When Christine and I got married, she already loved my teen daughter, Sarah. Although Sarah lived with my ex-wife, she and Christine spent plenty of time with each other. We were her other home.
But just a few weeks after Christine and I returned from our honeymoon, we were faced with a challenge. Sarah dropped out of school, and my ex-wife asked if Christine and I could offer a more structured home where Sarah could start fresh. My wife and I agreed to take her in.
Sarah was a gem, putting up with new rules and expectations. She agreed to everything, even though I wasn’t easy on her, and she lost much of the freedom she had been used to. Christine poured herself into helping Sarah thrive as a home-schooled teen. She even took a monthlong work sabbatical to jump-start our daughter’s academic excellence. In the year that Sarah lived with us, we saw her grow.
During this time, we thought Sarah was happy. But it was all a facade. It turned out we had a very troubled teen to deal with. When she had the option of going back to live with her mom four states away, Sarah was able to push an eject button on her relationship with us. And she did, though we weren’t sure why. Nothing had happened to warrant an abrupt exit. Without a goodbye, she was gone, back to her old life with my ex-wife.
Supporting each other
For months, various stages of grief enveloped Christine and me. We sought help from the Lord and each other in dealing with disappointment in ourselves and Sarah.
Christine struggled with denial, saying, “Surely she wouldn’t abandon us for her other home. Perhaps she’s just wanting to spend more time with her mother before returning.” Knowing Sarah’s flighty history and lack of commitment and loyalty to relationships, I helped talk Christine through these patterns that had become so predictable.
Even as I helped her, Christine was an understanding ear for me to vent my frustration to, yet she consistently exhibited unwavering grace and love toward my daughter. It moved me toward forgiveness. Forgiving Sarah for the ungratefulness we felt from her despite all we’d done to help. We’d upended our lives to make her feel welcome, and she left without any explanation.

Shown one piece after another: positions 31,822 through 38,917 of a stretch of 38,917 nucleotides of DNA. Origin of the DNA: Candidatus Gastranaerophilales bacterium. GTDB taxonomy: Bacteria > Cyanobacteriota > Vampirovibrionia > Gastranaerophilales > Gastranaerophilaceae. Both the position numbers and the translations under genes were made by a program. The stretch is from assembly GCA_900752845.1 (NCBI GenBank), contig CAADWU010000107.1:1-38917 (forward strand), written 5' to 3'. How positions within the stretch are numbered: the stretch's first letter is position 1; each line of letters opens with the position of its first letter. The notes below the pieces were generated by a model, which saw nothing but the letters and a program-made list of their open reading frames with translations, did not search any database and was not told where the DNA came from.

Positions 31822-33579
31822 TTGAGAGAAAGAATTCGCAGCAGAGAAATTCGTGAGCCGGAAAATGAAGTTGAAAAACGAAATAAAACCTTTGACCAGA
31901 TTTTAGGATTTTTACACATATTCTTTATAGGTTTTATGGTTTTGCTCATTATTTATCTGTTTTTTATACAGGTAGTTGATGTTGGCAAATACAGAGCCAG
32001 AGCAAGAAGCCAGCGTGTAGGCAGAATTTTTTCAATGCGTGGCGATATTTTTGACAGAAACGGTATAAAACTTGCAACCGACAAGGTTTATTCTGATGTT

Discouragement can distort our perspective. Sometimes kids just need time to grow up. Maybe we do, too. Many times, in the midst of my bitterness, Christine suggested we stop and pray. The Holy Spirit convicted me to speak words of affirmation about my daughter, replacing complaints with gratefulness for the time we had with Sarah.
The situation was no longer in our control. All we could do was trust God’s sovereignty, and in time, He showed us the bigger picture. Focusing on what went right and the good that God accomplished during Sarah’s stay nurtured acceptance in us so we could move on.
We chose not to second-guess our decisions, but instead we relaxed, knowing that her abrupt departure hadn’t surprised God. We trusted Him. The experience eventually helped us form better boundaries and expectations for our other children.
A few years later, Sarah reached adulthood and apologized for leaving so abruptly, thanking Christine and me for all we had done to help her. She acknowledged the love and sacrifice and recalled happy moments with us, including some of her favorite memories of being with Christine. Sarah and I agree that although it was difficult, we nevertheless treasure the time we had together.
Today, Sarah is a woman in her mid-30s, and our relationship is wonderfully sweet. It’s a joy to make new memories together and see her interact with her teenage half sisters.
Our faith and reliance on each other kept Christine and me going. The journey felt long, and there was no guarantee that time invested in Sarah would have a return for us. But as we continued to trust God, we saw His hand guiding our family. Through this experience, we learned that God is bigger than all of the messes life throws at us, and knowing this has brought us comfort.